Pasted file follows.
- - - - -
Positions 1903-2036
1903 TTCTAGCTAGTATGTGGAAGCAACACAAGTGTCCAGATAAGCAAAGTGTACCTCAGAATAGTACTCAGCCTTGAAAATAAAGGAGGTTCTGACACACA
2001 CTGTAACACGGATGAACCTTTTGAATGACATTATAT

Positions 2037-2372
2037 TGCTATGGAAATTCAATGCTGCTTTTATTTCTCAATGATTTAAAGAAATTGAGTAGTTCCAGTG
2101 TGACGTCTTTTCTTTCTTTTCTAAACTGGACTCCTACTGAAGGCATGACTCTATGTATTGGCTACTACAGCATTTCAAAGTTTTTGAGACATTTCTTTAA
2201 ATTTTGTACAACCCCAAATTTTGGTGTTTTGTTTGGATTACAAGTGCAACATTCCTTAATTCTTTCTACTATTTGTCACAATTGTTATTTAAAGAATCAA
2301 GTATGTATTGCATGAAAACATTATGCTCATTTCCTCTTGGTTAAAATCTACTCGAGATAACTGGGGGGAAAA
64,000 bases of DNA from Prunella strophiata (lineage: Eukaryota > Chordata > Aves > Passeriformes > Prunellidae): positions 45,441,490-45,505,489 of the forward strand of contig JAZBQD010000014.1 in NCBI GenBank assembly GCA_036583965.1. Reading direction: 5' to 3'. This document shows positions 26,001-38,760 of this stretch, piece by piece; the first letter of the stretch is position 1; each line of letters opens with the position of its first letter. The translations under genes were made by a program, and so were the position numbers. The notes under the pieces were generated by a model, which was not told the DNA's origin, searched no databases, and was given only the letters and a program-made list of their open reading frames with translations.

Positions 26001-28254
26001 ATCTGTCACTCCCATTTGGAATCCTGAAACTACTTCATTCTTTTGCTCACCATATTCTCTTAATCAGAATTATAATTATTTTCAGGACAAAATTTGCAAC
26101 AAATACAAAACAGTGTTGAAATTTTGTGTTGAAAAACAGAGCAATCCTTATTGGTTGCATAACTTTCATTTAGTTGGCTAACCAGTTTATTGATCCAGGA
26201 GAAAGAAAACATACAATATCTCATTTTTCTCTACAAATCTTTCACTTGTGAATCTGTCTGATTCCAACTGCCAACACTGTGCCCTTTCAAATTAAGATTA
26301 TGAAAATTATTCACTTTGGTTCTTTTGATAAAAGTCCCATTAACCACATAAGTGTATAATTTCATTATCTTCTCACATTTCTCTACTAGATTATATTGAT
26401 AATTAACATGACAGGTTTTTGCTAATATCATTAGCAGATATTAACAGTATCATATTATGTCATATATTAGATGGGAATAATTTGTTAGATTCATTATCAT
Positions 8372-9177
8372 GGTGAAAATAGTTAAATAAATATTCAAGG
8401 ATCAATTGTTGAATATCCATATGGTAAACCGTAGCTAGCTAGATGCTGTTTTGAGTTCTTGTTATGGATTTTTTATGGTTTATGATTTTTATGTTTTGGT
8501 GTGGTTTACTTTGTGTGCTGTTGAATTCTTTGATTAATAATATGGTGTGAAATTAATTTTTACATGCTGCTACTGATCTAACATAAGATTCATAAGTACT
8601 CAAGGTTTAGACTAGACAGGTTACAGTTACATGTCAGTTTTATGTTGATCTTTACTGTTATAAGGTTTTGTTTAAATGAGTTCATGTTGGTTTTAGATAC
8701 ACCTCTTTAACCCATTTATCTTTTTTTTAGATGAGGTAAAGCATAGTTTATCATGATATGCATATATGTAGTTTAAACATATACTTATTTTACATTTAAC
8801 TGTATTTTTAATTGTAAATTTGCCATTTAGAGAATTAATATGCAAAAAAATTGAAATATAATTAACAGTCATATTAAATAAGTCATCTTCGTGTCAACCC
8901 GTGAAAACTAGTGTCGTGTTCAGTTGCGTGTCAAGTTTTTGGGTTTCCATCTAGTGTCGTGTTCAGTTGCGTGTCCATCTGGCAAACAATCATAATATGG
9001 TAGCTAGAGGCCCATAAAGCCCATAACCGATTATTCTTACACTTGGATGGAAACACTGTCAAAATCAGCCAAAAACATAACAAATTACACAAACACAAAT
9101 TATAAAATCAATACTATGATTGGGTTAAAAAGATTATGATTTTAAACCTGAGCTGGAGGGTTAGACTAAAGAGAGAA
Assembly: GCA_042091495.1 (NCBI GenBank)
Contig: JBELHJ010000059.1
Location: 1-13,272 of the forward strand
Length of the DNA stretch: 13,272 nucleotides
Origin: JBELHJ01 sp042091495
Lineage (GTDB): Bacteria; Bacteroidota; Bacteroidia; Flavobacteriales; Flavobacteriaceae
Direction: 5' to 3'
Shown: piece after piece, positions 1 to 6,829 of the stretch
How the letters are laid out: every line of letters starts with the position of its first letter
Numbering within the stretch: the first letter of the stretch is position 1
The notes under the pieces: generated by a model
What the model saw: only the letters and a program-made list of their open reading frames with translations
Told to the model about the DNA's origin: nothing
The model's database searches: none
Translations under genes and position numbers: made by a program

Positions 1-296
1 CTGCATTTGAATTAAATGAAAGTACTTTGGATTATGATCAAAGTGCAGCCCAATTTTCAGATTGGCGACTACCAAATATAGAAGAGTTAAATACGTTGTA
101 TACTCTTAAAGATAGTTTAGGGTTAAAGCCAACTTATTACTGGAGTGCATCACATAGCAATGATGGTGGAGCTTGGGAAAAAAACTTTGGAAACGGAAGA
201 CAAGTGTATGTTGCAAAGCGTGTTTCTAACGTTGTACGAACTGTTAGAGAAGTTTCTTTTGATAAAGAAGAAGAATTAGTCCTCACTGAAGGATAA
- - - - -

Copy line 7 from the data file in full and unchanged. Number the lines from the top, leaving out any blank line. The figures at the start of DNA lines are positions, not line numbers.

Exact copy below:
2201 ATTTTGTACAACCCCAAATTTTGGTGTTTTGTTTGGATTACAAGTGCAACATTCCTTAATTCTTTCTACTATTTGTCACAATTGTTATTTAAAGAATCAA